Thursday morning. I slept a little longer, but it was needed. The sleep refreshed my brain and my emotions to take care of what happened. On my microwave door — which is a little higher than my eye level (just call me Shorty), I have a chart of things I’m trying to do. (when you live alone, you can do crazy things like that.) So, on the margins of my chart I wrote down three of the things that Teach said that especially cut to the core. I needed to see them written down. And I stood there for like 5 minutes just staring at the words. Then, of course, I made coffee. Sipping my coffee was my time to regurgitate the emotions and formulate my arguments back and so I just said them out loud. As I was saying them out loud I started to see what Teach was saying to me. He was right. He was so right. There were no tears, but I did feel some embarrassment … staring down into my coffee cup. But, after I felt the shame, I could come up with a plan. So, I have a plan of sorts. I still felt very weak and vulnerable all day and then some surprising things happened. I went that evening social dancing at the studio and had a few students say some very encouraging things about how I’ve been able to help them with dancing. I was also able to relate what my Teach did to me with a current situation I am going through with one of my students. My student responded to my correction of him in a very gracious, respectful and open/teachable manner. It is exactly how I needed to respond to the correction from my Teach. It feels good to have a plan of action.
So, that brings me to today. This afternoon, I had a lesson with Teach 2. I came to my lesson right after work and he says to me, “Let’s do smooth.” OK, let’s do it. I get on my shoes, we head to the floor and he says, “You had coaching with Valentina this week, what she say about your waltz? What you need to work on?” So, we started the lesson with me telling him about the weaknesses and he was so matter of fact. He took each thing we talked about and broke it down and we worked on it. I mean, we worked hard. He was very encouraging, but relentless in getting the technique right. I really enjoyed it. I wish so much I could dance 25 hours a week with my teachers — can’t imagine how amazing that must be. I learned some really great things today. He also gave me drills to do at home. He told me I needed to come early before each lesson or stay after and work on these things I’m learning. At the end of the lesson we sat down for notes and to schedule the next lesson. We talked about competition. (36 hours ago I would have been incredibly insecure about competing.) It was great. He gave me his take on why people do comps and why he thinks students should or shouldn’t and the attitude going in. I left feeling light.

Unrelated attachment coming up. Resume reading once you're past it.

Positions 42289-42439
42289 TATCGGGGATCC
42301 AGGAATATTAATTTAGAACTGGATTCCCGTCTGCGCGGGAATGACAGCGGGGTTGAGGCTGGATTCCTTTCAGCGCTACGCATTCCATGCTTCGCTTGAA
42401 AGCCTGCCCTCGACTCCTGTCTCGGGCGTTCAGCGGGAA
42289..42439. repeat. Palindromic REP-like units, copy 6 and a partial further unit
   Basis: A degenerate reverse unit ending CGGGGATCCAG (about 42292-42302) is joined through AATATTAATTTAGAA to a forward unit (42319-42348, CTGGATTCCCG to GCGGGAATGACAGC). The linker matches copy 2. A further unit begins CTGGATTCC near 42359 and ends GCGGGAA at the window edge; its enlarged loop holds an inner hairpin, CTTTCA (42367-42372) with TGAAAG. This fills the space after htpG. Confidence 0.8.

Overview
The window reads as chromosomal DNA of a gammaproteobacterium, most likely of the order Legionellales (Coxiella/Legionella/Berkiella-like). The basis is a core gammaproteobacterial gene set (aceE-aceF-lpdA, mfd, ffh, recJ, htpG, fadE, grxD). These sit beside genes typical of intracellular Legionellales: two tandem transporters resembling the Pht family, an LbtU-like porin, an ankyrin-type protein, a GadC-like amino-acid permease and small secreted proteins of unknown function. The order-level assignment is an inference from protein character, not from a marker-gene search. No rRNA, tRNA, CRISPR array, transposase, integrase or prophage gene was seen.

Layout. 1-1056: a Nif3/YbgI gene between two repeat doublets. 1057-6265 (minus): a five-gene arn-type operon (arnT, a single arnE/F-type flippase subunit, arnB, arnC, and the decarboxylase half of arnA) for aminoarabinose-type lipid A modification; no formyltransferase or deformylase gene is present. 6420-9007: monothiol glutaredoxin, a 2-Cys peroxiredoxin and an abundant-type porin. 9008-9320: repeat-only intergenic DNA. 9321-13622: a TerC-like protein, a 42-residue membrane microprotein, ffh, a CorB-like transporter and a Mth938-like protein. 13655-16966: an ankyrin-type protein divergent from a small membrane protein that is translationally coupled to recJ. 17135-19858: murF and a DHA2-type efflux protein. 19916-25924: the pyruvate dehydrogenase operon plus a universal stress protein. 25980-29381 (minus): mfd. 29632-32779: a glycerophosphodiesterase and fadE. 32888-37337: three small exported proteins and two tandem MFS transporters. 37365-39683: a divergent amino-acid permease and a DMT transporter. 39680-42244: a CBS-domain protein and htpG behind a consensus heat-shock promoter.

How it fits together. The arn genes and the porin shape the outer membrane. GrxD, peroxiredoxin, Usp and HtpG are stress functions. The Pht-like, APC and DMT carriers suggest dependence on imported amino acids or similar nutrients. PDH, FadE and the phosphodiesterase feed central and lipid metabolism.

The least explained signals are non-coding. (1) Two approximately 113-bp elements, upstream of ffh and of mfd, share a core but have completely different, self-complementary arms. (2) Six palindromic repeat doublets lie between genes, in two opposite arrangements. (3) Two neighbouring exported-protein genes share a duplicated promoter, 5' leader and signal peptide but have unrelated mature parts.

So, this was a week at the studio. Some big ups and downs — all pretty much happened in my own head. But, I got some good truth about my dancing this week that I hope I will be open/teachable about responding to. I have a plan. I have two teachers who believe in me and push me to be my best. And if you made it this far, some fellow dance lovers who probably get some of my pain and anguish — which is what this community is all about. Thanks, friends.
“To uncover your true potential you must first find your own limits and then you have to have the courage to blow past them.” – Picabo Street
**True story: when I was a little girl about 7 years old, I was at church one Sunday. I was wearing my nice dress and my mom had told me not to mess it up. I grew up in Colorado. So after church, as children often do, I was outside hanging out with my friends. It was late spring and there was still snow on the ground — that gross, ugly, dirty leftover kind of snow. I was with one of my friends and there was a young boy about my age who was acting like he was going to throw a snowball at me. I warned him not to — especially because of my nice dress. Well, he, of course, threw it and it hit me. I was so mad at him. I don’t remember exactly what I said, but it was the meanest thing I could think of and I fled back inside to clean up. That night we learned that he and his family had gone up into the mountains for the afternoon. They had stopped at one of the viewing places along the way and got out. He ran out into the lot and a truck didn’t see him. He was struck and died on the scene. I was horrified when I found out and retreated to grieve. My mom found me and I told her what had happened. My mom was loving and sympathetic, but she also said that it was a good lesson for me — I can never escape from this experience.